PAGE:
In patients with triple-negative breast cancer who have residual disease after neoadjuvant chemotherapy, adjuvant capecitabine remains the standard of care. In the multicenter randomized noninferiority EA1131 trial, which included primarily basal tumors, noninferiority of adjuvant platinum over capecitabine could not be demonstrated, according to Ingrid A. Mayer, MD, MSCI, of Vanderbilt University, Nashville, who presented the findings at the 2021 ASCO Annual Meeting.1
“The available data show that platinum agents are unlikely to be noninferior or superior to capecitabine in improving invasive disease–free survival, regardless of intrinsic subtype,” Dr. Mayer said. “The study definitely reinforces the role of capecitabine in this high-risk group.”
Ingrid A. Mayer, MD, MSCI
Of note, the 3-year invasive disease–free survival rate was lower than expected, regardless of study treatment: 42% in the platinum arm and 49% in the capecitabine arm. In the CREATE-X trial, which established the value of adjuvant capecitabine for residual disease, the 5-year disease-free survival was 70% with capecitabine and 56% with observation.2
“The event rate was much higher than expected, as the patient population we selected was at the highest possible risk,” Dr. Mayer explained. “Not only did 78% of participants have basal-like tumors—which have worse biologic behavior—but regarding residual disease, all patients had an RCB [residual cancer burden] score of 2 or 3. In CREATE-X, about 40% had an RCB score of 1.”
It is important to evaluate novel approaches in such a high-risk population, she emphasized, because that is precisely the population most in need of better strategies. “We don’t know how much capecitabine is helping that high-risk group because we don’t have a real comparator. However, we don’t know how to do anything better. Thus, for now, capecitabine remains the standard of care for these high-risk patients, although better strategies are definitely needed.”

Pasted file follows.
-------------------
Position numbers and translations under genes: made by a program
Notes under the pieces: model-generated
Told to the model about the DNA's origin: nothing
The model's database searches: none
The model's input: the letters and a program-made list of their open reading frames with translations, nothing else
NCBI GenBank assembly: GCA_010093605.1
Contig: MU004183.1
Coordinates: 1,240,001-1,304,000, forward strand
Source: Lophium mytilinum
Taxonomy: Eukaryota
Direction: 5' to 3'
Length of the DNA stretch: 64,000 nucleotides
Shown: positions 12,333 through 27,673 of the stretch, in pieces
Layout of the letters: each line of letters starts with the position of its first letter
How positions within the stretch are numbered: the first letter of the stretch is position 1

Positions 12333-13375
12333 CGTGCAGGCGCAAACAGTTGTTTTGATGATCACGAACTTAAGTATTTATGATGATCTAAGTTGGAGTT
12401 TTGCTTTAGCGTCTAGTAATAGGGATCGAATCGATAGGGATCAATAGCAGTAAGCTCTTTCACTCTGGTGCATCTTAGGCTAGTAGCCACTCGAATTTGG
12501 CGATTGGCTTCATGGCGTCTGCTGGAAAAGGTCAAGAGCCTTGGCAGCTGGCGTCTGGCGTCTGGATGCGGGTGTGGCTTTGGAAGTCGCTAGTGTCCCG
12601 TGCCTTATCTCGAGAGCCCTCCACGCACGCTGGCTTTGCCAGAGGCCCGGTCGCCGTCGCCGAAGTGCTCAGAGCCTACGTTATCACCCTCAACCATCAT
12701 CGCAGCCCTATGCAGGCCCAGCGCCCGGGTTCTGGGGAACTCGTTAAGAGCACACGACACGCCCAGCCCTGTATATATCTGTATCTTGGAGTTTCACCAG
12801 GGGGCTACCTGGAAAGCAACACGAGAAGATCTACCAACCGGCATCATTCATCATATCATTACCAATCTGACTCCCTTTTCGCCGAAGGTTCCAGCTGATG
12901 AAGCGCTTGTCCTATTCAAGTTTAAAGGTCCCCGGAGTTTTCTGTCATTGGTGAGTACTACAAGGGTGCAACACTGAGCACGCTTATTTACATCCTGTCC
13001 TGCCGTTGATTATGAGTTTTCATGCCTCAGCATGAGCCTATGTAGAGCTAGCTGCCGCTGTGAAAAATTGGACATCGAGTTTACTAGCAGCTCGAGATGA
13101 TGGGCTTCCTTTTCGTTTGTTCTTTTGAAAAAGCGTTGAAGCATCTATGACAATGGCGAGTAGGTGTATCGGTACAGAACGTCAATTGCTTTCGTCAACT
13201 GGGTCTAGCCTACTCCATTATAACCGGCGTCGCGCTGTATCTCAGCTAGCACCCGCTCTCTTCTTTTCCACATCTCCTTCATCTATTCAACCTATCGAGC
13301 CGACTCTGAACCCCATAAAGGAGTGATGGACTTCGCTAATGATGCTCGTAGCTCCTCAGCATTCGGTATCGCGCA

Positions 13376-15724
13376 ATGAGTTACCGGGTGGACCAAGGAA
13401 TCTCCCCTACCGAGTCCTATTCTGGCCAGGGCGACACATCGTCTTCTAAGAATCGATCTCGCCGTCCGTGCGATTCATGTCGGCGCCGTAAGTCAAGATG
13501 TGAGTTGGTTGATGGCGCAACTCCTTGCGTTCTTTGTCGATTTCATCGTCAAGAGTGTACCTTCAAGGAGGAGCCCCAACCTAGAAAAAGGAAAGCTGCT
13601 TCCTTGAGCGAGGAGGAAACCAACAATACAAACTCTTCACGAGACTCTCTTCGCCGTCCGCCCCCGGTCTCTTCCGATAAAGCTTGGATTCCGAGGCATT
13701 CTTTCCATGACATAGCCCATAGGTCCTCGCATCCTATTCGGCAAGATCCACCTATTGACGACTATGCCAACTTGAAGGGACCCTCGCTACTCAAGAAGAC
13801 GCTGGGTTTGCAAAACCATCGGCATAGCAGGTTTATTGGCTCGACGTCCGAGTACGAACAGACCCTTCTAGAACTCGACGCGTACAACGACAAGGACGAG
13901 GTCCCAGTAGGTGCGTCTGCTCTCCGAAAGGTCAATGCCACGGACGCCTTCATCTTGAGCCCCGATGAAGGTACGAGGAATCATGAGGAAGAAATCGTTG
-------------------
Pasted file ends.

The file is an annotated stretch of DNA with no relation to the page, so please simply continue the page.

Patients with triple-negative breast cancer left with residual disease after neoadjuvant chemotherapy have a very high risk for recurrence that may be reduced by adjuvant capecitabine.2 In the basal intrinsic subtype, preclinical models support the use of platinum agents.3 EA1131 tested the hypothesis that, for this subtype of triple-negative disease, treatment with a platinum rather than capecitabine may improve the odds of not recurring, but it was not proven.
EA1131 enrolled 410 patients with clinical stage II or III triple-negative breast cancer with residual disease ≥ 1 cm in the surgical specimen (breast or nodes) after standard neoadjuvant chemotherapy. Using the PAM50 assay, the researchers found 78% of the patients had the basal subtype, and this subgroup constituted the primary analysis population. Most tumors were high grade, and approximately half the patients had lymph node involvement. Residual tumors were primarily ypT1 (approximately 37%) and ypT2 (44%).
The study initially assigned patients randomly to a platinum agent or observation, but the trial was soon amended to include capecitabine as the control arm, based on the CREATE-X results. Patients received carboplatin AUC 6 or cisplatin at 75 mg/m2 every 3 weeks for four cycles or capecitabine (1,000 mg/m2 twice daily on days 1–14) every 3 weeks for six cycles. Radiotherapy prior to or after treatment could be given at the provider’s discretion and was required in some situations.
A noninferiority design (hazard ratio [HR] noninferiority margin of 1.154) with a superiority alternative (alternative HR of 0.754) was chosen, assuming a 4-year invasive disease–free survival of 67% for the capecitabine arm. Noninferiority was tested first. If noninferiority was shown, a formal test for superiority of the platinum compared with capecitabine would be conducted.